Seafood New Zealand Friday Update 11 December 2015

 

 


Friday Update is Seafood New Zealand's weekly email from our Chief Executive.

Captain's Blog
Friday, December 11, 2015

 

 

Fisheries review opportunity to set world benchmark once again

     Submissions on the Ministry for Primary Industries’ review of fisheries management close today.
     The thrust of the seafood industry’s extensive submission is that it is time to move beyond the Quota Management System, which has served us well, to add more value.
     That will require more sophisticated, fine scale management and direct control of harvesting activity, still within Government-set sustainability standards.
     The potential benefits are huge.
     They include:
•   greater certainty for government and quota owners, leading to higher business confidence; 
•   more efficient, cost-effective and flexible fisheries management and service delivery; 
•   more seafood-related jobs across New Zealand, particularly in coastal communities and regions that currently struggle to achieve a spread of successful business opportunities; 
•   a significant boost to Māori economic development as an integral part of a successful seafood industry;
•   enhanced ability for the seafood sector to produce high-value products that are responsive to market demands, thereby increasing export revenue; and
•   higher levels of collaboration within the seafood sector, between the seafood sector and Government, and with communities and groups who share interests in New Zealand’s fisheries resources.
    An updated legislative framework that enables smarter, more efficient fisheries management under appropriate governance is the key to maximising returns
    The operational review was announced by Primary Industries Minister Nathan Guy at the Seafood NZ conference in Wellington in August.
    He said then that while the fundamentals of the QMS are sound, it was timely to refresh given the Fisheries Act was now 19 years old.
    “This operational review will help strengthen public confidence and social licence for fishing and foster community support by providing opportunities for involvement in local area management,” he said.
    “This is a high level review and, as such, it won’t be getting into the detail of things like bag limits or quotas.      
    The review will not undermine existing rights and interests of commercial, customary and recreational fishers, Treaty settlements or core elements of the QMS.”
    This review is separate from, but runs parallel to, reviews of cost recovery first principles across the primary sector plus a fisheries specific review aimed at the 2016-17 levy round.
    Following what MPI has termed the “what we hear” phase, the feedback from all stakeholders will be collated into a report and feedback sought.
    The filtering process is not clear but, presumably, all submissions outside the scope of the review will be politely discarded.
    That should take care of the anti-fishing lobby.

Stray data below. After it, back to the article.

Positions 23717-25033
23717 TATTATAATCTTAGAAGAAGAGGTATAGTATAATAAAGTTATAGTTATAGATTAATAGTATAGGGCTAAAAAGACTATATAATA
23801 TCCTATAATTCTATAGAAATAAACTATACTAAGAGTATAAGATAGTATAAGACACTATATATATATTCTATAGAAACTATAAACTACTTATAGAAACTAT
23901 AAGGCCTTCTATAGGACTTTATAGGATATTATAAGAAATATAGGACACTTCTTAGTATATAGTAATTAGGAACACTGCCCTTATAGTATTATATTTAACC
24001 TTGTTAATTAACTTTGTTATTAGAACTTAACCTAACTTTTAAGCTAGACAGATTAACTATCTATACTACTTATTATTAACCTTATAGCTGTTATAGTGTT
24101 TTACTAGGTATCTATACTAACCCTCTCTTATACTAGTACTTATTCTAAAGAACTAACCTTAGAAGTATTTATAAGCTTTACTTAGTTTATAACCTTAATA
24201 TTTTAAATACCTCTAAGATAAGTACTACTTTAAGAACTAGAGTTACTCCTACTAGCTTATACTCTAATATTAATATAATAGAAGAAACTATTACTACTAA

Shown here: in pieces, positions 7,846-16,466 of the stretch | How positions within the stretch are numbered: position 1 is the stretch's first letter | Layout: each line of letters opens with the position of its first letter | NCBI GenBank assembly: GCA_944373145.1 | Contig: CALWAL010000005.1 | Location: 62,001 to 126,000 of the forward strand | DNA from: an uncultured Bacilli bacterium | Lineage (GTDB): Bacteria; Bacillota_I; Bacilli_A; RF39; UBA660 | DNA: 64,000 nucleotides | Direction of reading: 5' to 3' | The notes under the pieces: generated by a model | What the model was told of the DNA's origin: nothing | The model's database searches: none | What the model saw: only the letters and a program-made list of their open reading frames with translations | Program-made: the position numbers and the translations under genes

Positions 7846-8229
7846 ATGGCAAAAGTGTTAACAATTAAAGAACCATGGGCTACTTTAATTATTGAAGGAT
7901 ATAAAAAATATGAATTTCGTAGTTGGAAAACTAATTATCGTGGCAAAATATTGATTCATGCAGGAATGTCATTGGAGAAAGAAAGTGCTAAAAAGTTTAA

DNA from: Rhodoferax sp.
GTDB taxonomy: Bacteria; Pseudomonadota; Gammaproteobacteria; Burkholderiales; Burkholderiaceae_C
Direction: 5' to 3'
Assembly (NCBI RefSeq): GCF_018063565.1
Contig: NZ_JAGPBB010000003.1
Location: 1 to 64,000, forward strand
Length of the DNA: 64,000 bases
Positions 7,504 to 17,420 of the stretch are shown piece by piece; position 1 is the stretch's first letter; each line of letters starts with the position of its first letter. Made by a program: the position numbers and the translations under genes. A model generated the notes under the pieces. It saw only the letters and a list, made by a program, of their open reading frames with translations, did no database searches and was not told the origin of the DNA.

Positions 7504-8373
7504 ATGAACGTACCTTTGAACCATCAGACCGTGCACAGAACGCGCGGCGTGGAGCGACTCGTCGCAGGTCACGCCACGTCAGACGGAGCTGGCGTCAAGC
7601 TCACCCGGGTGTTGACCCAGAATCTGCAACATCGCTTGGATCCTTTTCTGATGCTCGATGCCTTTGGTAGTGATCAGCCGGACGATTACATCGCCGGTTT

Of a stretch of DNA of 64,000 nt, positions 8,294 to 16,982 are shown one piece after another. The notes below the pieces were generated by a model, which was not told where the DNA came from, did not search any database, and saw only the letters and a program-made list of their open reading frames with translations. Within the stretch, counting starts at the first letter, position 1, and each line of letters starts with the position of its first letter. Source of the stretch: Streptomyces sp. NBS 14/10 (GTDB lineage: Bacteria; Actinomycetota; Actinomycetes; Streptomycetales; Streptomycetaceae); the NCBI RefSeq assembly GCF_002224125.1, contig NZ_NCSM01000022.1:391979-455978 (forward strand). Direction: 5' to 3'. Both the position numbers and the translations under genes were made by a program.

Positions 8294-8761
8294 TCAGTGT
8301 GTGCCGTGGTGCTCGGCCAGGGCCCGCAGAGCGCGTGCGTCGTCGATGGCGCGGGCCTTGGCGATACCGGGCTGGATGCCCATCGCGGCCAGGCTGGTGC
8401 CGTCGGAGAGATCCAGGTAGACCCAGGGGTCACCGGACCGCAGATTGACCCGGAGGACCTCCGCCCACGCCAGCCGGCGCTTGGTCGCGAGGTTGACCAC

Officials will then prepare an options paper that could include any or all of changes to fisheries management processes within the current legislation, regulatory change and amendments to the Fisheries Act.
    There is a lot at stake.
    The current process offers the best opportunity in a generation to take New Zealand fisheries to another level and again set a world benchmark.
 
Tim Pankhurst

 

 

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In the Media

 

 

 

Aotearoa Fisheries Ltd CE Carl Carrington (left) and Minister for Primary Industries Nathan Guy open the Chatham Islands factory.

 

Chathams' new AFL factory open

Scoop (December 9) reported on the opening of the new Aotearoa Fisheries Ltd factory on the Chatham Islands by the Minister for Primary Industries Nathan Guy. The $3m commitment by Aotearoa Fisheries to rebuilding its factory in the Chatham Islands goes hand in hand with the pledge from Government to invest $52m upgrading Waitangi Wharf. Aotearoa Fisheries Chief Executive Carl Carrington said this was the company’s first major investment on the Chatham Islands since the lobster plant 15 years ago, and cements its long-term commitment not only to the economy, but to the fishery, community and the local Hokotehi Moriori Trust and Ngati Mutunga o Wharekauri Iwi. 
With the new factory’s export capability, it will provide ongoing and increased employment in the long term, have a positive spin off for other industries such as shipping and aviation, and enable premium seafood such as blue cod, lobster and paua to be showcased in global markets.
Click here for full report

 

 

New directors on AFL board

Waatea News (December 1) reported on Te Ohu Kaimoana's two new directors on the Aotearoa Fisheries Ltd Board, Craig Ellison and Rachel Taulelei. Ellison is also the executive chair of Ngai Tahu Seafood Ltd and chair of the New Zealand Seafood Standards Council, while Taulelei is the founder of Wellington-based seafood supplier Yellow Brick Road, and was recently appointed
chief executive of food and beverage company Kono NZ.
Click here for full report

 

 

 

Good management, not exclusion

Otago Daily Times (December 9) published an opinion piece by Paua Industry Council Chairman Storm Stanley, rejecting the view that ‘‘marine reserves are the only gold-plated insurance policy to ensure survival of paua''. Stanley said Australia and New Zealand have healthy abalone (paua) fisheries because long-term sustainability of these fisheries is ensured by good management, not by marine closures, or fishing exclusions.
Click here for full story

 

 

Watch Ngati Rehua welcome the taiko or black petrel to
Great Barrier Island for the 2015 breeding season.